Tuesday, May 04, 2010

Welcome to 'Roid Week

Polaroid Week that is.

Yesterday started the 2010 Spring Polaroid week over on Flickr. Its a lot of fun if you are a Polaroid photographer or just like to see some interesting shots.

Its amazing to me what a huge following Polaroid (and all instant film) has. It isn't just a cult following saying, "hey, this is cool. Let's take some pictures of people who come to the house," kind of thing. Its people getting out and working with the film to produce amazing images. On a podcast I listen to (Buzz Out Loud) they were talking about the new Polaroid 300 when one of the hosts complained about the cost of film. He said that with his digital camera he takes a lot of shots and just prints the good ones, but with Polaroid costing $1.00 a shot that method of shooting was cost prohibitive.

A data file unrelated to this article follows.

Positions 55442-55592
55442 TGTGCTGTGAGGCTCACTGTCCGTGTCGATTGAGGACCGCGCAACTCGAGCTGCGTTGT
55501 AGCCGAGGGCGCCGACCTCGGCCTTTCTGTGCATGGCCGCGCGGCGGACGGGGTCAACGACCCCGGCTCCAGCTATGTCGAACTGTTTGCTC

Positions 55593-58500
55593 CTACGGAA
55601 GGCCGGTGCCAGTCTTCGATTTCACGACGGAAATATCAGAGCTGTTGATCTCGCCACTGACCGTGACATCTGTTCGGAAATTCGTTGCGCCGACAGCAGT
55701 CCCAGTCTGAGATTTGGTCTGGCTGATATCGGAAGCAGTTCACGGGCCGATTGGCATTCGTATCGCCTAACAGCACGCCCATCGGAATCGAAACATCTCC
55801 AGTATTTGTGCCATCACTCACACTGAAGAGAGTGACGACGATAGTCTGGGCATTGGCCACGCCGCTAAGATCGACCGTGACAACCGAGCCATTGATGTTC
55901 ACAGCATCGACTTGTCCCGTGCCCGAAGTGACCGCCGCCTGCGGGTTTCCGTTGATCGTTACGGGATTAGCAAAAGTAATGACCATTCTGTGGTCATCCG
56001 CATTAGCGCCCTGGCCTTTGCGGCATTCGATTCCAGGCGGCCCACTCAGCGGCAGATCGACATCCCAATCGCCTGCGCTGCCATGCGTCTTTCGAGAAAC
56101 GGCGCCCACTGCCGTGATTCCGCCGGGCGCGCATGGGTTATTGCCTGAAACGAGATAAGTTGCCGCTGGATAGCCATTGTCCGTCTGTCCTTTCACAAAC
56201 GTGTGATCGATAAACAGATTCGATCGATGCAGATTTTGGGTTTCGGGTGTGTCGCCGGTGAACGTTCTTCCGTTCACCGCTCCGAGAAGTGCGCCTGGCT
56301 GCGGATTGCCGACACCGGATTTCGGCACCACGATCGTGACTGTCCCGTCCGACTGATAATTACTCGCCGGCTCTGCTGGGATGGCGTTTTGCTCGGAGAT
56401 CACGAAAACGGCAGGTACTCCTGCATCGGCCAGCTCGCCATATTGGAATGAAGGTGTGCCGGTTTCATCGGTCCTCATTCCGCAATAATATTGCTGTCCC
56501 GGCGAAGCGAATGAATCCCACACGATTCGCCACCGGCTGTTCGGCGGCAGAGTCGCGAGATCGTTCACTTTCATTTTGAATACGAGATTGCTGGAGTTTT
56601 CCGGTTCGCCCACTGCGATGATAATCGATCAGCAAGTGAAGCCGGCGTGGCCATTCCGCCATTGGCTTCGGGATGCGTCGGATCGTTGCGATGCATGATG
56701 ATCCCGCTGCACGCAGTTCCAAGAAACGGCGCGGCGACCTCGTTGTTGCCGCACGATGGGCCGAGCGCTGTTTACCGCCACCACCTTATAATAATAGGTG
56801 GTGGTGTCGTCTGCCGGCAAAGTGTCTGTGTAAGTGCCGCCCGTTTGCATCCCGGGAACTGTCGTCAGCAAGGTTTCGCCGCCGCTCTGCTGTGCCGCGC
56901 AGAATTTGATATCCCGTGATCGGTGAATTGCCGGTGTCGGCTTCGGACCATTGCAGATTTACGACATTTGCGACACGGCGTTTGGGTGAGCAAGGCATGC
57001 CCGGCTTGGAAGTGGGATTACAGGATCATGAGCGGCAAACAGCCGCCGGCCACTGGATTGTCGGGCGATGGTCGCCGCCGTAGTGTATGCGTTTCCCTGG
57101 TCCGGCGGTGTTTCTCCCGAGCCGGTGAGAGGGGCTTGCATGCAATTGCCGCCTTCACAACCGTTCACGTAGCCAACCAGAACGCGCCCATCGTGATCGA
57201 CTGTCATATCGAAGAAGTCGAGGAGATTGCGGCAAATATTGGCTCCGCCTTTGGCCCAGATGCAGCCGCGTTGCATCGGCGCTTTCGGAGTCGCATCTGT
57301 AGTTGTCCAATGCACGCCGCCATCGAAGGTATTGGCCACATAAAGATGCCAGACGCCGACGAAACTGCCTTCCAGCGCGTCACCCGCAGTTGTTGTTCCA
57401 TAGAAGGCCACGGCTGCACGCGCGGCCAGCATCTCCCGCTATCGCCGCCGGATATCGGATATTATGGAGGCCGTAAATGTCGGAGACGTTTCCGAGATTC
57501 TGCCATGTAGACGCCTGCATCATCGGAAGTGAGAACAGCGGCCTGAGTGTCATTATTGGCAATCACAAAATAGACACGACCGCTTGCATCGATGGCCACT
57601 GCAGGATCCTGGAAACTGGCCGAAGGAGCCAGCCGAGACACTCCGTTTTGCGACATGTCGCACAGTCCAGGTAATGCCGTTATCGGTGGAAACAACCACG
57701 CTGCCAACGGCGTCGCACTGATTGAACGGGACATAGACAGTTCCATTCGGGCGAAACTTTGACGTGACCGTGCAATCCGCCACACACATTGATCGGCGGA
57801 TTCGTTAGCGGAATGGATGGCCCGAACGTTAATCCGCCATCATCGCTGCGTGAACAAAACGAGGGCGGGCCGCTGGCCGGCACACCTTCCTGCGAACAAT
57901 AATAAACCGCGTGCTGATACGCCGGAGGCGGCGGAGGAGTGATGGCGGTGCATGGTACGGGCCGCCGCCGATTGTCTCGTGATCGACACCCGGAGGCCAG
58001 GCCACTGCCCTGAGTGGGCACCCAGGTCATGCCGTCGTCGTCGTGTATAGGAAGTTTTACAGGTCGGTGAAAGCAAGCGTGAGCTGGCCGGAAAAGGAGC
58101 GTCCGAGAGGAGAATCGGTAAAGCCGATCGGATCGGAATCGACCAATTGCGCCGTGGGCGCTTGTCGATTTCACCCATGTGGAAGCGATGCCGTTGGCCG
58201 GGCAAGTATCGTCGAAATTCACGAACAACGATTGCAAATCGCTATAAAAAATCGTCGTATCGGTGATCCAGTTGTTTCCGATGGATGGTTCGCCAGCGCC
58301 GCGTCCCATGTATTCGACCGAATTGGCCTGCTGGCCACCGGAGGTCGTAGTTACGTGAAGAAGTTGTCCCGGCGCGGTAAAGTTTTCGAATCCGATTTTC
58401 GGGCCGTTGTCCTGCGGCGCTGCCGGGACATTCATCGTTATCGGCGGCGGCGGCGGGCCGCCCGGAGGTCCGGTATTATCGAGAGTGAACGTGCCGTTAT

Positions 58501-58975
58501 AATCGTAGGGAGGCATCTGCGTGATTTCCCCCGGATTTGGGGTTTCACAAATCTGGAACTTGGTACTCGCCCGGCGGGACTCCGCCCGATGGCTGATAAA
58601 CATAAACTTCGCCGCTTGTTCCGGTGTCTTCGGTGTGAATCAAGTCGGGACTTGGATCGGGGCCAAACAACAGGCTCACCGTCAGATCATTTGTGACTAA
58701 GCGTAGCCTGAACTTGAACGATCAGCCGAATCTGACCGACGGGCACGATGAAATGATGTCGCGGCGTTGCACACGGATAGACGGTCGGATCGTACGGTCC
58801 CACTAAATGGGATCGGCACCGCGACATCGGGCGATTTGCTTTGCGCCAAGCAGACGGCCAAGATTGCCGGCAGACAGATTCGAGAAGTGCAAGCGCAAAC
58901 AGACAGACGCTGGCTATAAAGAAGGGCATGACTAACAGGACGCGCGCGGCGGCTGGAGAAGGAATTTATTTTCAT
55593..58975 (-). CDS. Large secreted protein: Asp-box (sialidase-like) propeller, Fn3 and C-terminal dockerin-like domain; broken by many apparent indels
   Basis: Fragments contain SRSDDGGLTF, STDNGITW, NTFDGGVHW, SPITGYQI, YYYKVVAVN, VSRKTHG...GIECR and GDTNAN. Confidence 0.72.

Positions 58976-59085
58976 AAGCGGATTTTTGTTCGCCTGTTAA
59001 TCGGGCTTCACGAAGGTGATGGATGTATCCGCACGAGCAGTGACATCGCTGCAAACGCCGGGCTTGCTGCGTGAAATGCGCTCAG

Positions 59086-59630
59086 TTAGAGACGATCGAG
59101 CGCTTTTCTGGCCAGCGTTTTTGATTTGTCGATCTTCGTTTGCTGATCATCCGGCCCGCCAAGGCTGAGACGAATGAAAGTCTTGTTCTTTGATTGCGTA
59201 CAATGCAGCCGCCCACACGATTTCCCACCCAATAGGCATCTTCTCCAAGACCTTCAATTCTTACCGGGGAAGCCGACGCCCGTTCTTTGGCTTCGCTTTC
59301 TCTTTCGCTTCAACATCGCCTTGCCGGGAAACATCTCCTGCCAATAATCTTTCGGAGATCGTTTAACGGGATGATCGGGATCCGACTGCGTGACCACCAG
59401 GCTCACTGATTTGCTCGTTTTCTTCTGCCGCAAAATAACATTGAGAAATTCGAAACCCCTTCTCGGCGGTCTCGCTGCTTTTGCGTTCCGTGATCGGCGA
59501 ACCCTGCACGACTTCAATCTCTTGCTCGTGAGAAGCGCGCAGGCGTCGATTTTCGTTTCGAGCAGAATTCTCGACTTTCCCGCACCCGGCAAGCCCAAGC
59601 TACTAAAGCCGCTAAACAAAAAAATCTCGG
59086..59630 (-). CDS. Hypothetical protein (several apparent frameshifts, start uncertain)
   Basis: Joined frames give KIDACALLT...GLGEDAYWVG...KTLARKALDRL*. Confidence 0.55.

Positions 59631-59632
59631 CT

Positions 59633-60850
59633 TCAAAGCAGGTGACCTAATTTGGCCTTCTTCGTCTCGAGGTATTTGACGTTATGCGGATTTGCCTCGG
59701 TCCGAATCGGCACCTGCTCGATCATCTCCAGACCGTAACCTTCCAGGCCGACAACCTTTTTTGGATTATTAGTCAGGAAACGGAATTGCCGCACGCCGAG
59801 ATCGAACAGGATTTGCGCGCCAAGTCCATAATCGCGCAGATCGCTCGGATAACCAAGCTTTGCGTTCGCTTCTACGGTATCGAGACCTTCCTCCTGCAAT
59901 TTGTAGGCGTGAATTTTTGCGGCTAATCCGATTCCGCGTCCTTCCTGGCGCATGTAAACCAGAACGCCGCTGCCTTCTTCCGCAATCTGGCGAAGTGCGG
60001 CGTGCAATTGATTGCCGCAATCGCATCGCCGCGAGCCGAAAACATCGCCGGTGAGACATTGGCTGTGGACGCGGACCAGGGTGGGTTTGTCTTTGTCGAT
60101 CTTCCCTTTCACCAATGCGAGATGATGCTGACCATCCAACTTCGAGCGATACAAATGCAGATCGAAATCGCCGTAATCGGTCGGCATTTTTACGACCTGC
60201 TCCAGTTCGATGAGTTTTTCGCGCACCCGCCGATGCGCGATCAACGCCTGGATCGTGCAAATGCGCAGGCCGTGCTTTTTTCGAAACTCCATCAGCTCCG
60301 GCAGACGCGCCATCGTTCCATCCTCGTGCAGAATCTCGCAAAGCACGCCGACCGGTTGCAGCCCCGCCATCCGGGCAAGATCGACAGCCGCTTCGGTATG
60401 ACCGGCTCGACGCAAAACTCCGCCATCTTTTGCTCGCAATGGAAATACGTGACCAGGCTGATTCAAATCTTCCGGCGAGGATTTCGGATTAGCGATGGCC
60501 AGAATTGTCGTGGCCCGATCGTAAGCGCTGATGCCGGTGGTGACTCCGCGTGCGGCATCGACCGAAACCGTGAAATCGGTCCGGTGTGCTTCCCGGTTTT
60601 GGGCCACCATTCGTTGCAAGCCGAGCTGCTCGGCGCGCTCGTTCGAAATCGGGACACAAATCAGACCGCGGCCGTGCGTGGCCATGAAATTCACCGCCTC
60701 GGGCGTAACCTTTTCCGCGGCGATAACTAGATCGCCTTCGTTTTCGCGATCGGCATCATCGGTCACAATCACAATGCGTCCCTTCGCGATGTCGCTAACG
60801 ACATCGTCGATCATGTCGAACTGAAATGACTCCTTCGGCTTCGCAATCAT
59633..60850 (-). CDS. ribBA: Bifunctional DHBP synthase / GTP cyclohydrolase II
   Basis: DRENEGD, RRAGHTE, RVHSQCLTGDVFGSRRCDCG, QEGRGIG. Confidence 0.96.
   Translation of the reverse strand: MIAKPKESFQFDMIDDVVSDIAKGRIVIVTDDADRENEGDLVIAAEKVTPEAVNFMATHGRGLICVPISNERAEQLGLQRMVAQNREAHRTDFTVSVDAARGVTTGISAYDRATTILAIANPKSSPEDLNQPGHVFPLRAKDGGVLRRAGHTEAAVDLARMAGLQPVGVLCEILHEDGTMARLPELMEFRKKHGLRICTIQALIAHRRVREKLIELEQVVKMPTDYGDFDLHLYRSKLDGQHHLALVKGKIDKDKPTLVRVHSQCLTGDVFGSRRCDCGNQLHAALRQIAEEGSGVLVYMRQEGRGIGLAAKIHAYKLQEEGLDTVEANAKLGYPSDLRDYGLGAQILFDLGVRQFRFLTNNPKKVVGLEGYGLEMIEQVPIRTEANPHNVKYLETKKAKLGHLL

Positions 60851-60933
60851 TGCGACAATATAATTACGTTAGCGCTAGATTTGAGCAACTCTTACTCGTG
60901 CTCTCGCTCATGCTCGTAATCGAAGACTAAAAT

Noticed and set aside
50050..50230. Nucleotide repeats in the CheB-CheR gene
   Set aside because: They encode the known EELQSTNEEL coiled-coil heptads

He missed the point of Polaroid.

With digital and taking hundreds of shots in the course of a visit to the park I find that I am viewing the events of the day through the lens. I become more of an observer than a participant in the action. With Polaroid I'm in the moment and enjoying the day but keeping my eye open for the scenes and images I want to capture.

While running through the LA County Arboretum I notice the bare tree in the middle of the grass. A heavily shaded area that is home to a peacock. The amazing flowers that aloes produce. I only took 18 photos, but two were amazing and quite a few look interesting and fun. With my digital I would have taken about a hundred shots and probably gotten similar numbers of amazing and interesting shots.

The other fun thing with instant films (especially the pack films) is that you are dealing with (usually) old film and old equipment. The focusing isn't as sophisticated as a SLR. The exposure is a "lighter/darker" slider. The final print is also dependent on your timing. The photo posted above is the result of forgetting the slider was over towards "lighter" and then dealing with a splinter and finding lost shoes before realizing that the timer had stopped while using a camera from 1969 and film 2 years expired.